For a financial adviser, there are few conversations tougher than telling a client that his portfolio has gone down in value. There are the obvious empathetic pangs that come from loss — after all, a major perk of my business is the joy I derive from playing a leading role in the realization of my clients’ financial goals.
Graduations, weddings, grandchildren are milestone momentsthat I like to think are made sweeter by the returns delivered through my efforts. But, oh, that double-edged sword feels like it cuts deeper on the downside. Inescapably, if I take pride of ownership for providing for life’s joyful moments, I also own a share of the challenges presented by a steep loss in a client’s portfolio value. There’s no denying it hurts.
From a practical standpoint, too, it can be an awkward conversation to tell your clients that, despite the fact the portfolio is down, it’s billing time. Given the market volatility of the last five years, we’ve all had those conversations — and they never get easier. (More: How to Drop Your Adviser)
Both the empathetic and the practical considerations of the inevitable short-term loss demand a hard and fast strategy for preparing investors for loss— before they ever become clients.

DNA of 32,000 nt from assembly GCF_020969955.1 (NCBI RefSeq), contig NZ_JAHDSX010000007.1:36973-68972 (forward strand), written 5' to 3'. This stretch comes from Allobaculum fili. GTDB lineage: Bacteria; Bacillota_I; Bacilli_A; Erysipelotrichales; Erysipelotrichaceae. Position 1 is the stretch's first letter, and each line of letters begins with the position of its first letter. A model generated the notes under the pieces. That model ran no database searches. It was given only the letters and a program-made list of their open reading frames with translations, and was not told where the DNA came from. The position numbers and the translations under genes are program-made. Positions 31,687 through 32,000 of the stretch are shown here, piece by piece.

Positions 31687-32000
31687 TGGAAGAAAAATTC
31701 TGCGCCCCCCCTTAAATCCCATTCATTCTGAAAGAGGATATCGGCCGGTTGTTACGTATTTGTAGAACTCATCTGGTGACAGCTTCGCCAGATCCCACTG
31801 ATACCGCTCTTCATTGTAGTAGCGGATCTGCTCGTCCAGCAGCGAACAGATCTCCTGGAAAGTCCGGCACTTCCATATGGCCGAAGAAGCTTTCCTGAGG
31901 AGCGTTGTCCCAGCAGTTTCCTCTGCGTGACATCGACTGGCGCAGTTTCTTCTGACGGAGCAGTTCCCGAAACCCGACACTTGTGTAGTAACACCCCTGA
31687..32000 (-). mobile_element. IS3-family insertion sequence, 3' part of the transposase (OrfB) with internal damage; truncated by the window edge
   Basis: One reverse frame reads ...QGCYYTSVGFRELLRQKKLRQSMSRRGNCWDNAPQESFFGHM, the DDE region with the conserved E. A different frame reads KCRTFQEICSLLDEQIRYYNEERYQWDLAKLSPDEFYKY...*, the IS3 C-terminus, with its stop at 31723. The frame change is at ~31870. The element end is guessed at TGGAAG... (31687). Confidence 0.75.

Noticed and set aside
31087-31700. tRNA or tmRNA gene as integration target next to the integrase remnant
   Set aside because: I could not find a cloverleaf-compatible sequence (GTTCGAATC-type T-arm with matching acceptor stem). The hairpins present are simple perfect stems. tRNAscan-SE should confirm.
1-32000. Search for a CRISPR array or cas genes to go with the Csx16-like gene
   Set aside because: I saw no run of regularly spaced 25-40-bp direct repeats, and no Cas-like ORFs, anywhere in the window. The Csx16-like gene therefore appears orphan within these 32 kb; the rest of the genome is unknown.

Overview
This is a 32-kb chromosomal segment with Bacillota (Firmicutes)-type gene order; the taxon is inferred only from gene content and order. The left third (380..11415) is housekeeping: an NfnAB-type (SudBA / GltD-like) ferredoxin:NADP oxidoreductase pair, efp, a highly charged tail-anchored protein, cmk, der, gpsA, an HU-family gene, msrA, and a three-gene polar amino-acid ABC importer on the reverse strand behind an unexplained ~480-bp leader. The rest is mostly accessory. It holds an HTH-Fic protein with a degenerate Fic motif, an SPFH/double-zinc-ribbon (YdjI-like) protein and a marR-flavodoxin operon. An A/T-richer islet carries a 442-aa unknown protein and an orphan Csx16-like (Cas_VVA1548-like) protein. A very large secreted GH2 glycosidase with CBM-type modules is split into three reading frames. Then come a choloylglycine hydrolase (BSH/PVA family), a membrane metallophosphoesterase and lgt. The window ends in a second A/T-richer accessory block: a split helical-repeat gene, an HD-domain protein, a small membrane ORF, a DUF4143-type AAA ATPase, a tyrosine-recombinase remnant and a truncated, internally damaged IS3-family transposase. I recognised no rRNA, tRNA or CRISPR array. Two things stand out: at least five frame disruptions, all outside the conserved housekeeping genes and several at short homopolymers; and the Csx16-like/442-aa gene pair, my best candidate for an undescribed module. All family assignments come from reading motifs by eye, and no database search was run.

So, you want us to grow your money for you? Here’s a quick question: “How much can you stomach to lose? If we put you in that 60/40 index portfolio, would you stay in if it dropped 30 percent in 12 months? Because in the 50-year data, it did.”
Not your typical sales strategy, is it? But it’s the best one for preparing our clients for the fact that the expectation of wealth travels in lockstep with the expectation of short-term loss due to market volatility — think of that double helix we all recall from ninth-grade biology; the strands are inextricable. (More: Picking Your Adviser)
The good news about asking our prospects about their ability and willingness to endure such a ghastly short-term loss is we can also tell them that the same 50 years of data show that 60/40 index portfolio delivered a 12-month gain of more than 41 percent.
Both the high and low are anomalous events, and we would expect that portfolio to deliver an annual return of 9.55 percent with a level of uncertainty as measured by standard deviation of about 9.49 percent. That’s the story we tell our potential clients.